What’s Emphasised In School
Many schools prioritise imparting knowledge and memorisation over critical and creative thinking.
However, the need to think critically, to obtain, understand, analyze and share information is ever increasing today.
What Most Schools Are Missing Out On
Children need to be encouraged to express their curiosity from young. Successful “genius” asks creative questions and use critical thinking skills to solve problems.
Imagine stifling the curiosity of inventors and scientists. What cost would we be paying for not encouraging critical thinking?
In this article we consider 2 areas of thinking that are critical to the development of a child: Critical Thinking and Creative Thinking.
Critical Thinking: Learning How To Think
Critical thinking is independent reasoning and judgment.
Students need to develop the ability to reason and analyze information instead of merely taking in information without questions and committing this to memory as the only perspective.
The ability to know how to think and to analyze information imparted to them assists students in recognizing patterns and making inferences, both of which are required for problem solving and evaluation of situations in life and work.
Opening Up With Questions
Presenting students with open ended questions allow their minds to open up to possibilities and not be confined to information memorized. Young curious minds may have questions adults don’t always have answers to and that is why perhaps sometimes students are discouraged from questioning.
Thinking Is A Process
What if teachers can facilitate group discussions? Encourage research, help students group findings and come up with possibilities that they then need to make a decision on?
Critical thinking points to a process in learning, helping children develop the skill to think and allowing them the “freedom” to come up with different answers.
Without critical thinking, students are not be able to adapt to life outside of the safe bubble of school.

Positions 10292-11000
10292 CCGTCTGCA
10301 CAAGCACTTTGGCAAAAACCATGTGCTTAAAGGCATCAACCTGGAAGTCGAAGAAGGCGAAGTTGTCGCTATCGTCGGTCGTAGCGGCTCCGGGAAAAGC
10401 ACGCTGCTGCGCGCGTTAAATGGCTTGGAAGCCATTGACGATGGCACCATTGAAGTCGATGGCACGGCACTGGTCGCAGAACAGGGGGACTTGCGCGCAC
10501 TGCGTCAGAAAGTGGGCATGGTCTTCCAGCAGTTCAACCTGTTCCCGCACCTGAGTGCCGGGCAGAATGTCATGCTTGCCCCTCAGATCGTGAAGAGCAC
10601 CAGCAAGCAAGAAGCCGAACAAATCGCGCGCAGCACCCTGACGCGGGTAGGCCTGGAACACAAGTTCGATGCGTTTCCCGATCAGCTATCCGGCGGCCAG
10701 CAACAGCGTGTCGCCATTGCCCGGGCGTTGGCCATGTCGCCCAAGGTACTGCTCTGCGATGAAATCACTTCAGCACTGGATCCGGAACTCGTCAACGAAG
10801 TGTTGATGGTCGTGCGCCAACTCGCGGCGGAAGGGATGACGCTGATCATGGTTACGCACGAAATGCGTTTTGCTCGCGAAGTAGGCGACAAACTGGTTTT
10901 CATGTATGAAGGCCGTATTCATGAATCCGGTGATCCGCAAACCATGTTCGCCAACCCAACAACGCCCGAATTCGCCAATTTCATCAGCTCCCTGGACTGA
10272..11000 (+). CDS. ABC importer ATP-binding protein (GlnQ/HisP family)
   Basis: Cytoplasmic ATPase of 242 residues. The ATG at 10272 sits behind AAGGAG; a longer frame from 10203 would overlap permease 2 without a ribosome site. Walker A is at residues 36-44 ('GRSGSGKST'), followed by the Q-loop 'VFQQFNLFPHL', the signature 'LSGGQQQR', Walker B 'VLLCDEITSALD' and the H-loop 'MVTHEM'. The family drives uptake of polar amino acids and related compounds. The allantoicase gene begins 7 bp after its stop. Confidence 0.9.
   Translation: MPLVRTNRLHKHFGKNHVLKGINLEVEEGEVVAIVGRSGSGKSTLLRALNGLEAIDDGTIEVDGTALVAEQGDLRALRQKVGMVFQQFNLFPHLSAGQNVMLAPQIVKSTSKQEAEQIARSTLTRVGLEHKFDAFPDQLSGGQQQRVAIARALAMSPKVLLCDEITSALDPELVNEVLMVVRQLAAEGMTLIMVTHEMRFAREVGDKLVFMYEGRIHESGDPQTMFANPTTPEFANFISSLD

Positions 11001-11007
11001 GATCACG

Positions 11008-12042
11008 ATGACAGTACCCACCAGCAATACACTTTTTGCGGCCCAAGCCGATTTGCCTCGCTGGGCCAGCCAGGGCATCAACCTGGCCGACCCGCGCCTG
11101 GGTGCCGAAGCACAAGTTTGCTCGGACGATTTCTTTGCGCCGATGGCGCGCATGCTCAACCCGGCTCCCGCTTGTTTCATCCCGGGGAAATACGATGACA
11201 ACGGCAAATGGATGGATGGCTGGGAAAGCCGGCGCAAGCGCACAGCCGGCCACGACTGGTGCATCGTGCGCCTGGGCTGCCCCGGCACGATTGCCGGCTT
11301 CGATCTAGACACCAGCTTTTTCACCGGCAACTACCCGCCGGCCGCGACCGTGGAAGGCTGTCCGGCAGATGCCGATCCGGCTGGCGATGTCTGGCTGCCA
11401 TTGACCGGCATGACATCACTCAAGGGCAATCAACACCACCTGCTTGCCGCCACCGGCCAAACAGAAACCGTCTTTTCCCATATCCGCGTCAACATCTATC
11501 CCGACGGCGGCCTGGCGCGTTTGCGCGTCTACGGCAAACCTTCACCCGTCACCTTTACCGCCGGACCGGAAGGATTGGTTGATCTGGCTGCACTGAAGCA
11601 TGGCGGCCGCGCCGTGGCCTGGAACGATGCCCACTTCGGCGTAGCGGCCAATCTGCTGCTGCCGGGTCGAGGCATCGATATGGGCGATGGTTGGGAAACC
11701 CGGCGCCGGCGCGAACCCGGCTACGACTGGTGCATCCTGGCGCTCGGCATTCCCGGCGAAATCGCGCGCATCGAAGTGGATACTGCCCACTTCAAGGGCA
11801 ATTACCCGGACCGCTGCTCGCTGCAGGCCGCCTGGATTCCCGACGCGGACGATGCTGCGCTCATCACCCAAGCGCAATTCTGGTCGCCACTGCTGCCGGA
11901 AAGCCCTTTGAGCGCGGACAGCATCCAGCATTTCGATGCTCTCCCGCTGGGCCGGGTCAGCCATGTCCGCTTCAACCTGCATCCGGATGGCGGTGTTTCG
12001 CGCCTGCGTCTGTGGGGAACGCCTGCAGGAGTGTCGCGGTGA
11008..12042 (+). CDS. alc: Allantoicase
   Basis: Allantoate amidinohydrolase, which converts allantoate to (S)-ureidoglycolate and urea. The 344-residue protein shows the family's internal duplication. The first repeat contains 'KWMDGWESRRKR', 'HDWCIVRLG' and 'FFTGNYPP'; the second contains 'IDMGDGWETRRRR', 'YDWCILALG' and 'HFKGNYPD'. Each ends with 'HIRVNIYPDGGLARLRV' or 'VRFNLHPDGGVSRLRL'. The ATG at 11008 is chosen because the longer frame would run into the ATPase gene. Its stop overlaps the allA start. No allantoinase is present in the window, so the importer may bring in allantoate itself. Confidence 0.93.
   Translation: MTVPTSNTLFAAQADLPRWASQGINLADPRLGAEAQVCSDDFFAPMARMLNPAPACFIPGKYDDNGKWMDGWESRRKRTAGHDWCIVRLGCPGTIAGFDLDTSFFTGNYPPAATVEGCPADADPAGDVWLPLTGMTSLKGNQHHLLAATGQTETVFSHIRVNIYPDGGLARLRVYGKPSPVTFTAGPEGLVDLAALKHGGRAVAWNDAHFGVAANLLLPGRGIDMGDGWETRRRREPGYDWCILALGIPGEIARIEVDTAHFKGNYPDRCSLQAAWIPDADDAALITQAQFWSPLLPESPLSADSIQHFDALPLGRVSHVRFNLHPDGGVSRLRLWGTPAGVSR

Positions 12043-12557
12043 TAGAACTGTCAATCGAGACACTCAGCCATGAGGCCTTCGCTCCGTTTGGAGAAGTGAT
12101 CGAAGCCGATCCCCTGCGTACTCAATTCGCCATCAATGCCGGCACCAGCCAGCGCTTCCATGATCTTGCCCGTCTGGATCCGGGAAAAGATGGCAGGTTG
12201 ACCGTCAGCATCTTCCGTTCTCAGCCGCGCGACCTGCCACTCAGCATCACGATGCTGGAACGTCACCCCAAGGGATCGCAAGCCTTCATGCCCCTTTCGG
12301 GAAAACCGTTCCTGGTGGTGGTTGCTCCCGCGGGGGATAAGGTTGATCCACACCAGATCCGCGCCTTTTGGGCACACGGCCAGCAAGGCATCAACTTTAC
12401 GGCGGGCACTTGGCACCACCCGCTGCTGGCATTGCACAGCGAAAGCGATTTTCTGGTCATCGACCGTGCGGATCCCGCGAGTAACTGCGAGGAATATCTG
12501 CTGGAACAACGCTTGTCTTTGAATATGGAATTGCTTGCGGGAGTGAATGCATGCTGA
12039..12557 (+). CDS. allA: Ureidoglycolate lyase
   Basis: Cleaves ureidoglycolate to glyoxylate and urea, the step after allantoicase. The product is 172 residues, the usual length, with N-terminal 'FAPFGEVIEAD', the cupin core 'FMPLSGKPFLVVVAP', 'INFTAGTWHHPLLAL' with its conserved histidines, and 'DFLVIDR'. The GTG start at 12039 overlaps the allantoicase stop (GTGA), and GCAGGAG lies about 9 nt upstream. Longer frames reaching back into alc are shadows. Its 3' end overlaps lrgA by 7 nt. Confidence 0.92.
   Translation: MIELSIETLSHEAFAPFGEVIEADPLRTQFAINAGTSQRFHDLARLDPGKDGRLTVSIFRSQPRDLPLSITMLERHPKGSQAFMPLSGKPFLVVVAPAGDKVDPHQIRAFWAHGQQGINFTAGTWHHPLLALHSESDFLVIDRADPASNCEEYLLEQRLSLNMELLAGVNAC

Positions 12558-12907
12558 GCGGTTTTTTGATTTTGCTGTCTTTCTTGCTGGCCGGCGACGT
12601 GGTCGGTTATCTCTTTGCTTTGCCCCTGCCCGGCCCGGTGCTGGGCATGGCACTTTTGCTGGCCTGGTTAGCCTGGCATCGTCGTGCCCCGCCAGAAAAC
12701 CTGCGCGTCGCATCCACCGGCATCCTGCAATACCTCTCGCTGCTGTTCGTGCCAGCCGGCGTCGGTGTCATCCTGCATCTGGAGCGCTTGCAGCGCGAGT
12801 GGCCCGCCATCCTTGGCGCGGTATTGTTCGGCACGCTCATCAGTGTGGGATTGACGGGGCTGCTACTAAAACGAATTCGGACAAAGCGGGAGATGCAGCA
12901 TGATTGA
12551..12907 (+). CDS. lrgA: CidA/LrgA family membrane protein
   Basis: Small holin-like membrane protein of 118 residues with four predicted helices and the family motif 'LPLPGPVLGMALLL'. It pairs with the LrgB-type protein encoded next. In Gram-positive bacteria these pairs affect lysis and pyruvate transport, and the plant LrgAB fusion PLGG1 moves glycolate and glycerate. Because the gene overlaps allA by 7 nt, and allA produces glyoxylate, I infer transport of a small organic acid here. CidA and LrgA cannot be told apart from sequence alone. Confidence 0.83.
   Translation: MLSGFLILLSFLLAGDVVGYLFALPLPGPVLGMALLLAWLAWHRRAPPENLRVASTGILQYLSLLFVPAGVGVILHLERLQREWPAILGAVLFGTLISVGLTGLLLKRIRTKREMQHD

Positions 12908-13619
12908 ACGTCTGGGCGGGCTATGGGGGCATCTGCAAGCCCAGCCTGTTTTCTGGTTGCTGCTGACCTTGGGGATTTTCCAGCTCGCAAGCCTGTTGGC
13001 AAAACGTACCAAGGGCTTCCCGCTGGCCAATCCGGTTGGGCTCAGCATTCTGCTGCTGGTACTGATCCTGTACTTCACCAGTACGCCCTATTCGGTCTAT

Inculcating Creative Minds
Creativity is often misunderstood to refer to the ability to invent, the making of something new out of nothing.
This view is narrow.
Creativity refers to the making, arranging, synthesizing, applying, and altering of existing ideas. And creativity can be learned, contrary to those who hold that creativity is a gift.
While traditional education is rigid and accepts information imparted with thinking discouraged, the creative work is actively processing information received.
Creative Thinking Can Be Learned
Creative thinking is a process of hard work, constantly looking for ways to improve.
It makes continual refinements to initial ideas and inferences. Contrary to popular belief, creative ideas do not come from a single instance, but are formed through iterative refinement made over a longer period of time.
It is important that teachers recognise and respect the value of creative thinking skills and introduce them early on in the educational process. Primary school students are capable of complex thinking and often communicate ideas that are insightful and elaborate.
This may be because young children have not yet been bound by the preconceived limitations that adults are restricted by, and are thus more receptive to the world’s wonders.
Such exploration can be fostered in schools to create open-minded thinkers with the imagination to solve complicated issues both in the academic and working world.
How Educators Can Develop Thinking Skills
How to help students develop both creative and critical thinking?
- Critical and creative thinking cannot be spoon-fed through lessons or notes. Instead, the educator act as facilitator allowing for open-ended discussion between students with input from the teacher.
- Educators prepare learners for self-direction and not pre-conceived tasks. Treat students as independent beings with independent thinking and give them the space to shape their learning.
- Sometimes creative and critical thinking do not lead to a single correct answer but more questions. Teachers need to feel comfortable with that.
Holistic Education Nurtures Productive Thinking
Both creative-and-critical Productive Thinking are useful for problem solving. Innovative and productive thinking only occurs when creative generation of ideas is combined with critical evaluation.
Scholar Base’s focus on open-ended group projects have their roots in critical and creative thinking. This allows students to further develop their thinking capabilities and enhance their learning experience.
The other 5 elements of the learning programme at Scholar Base can be found here.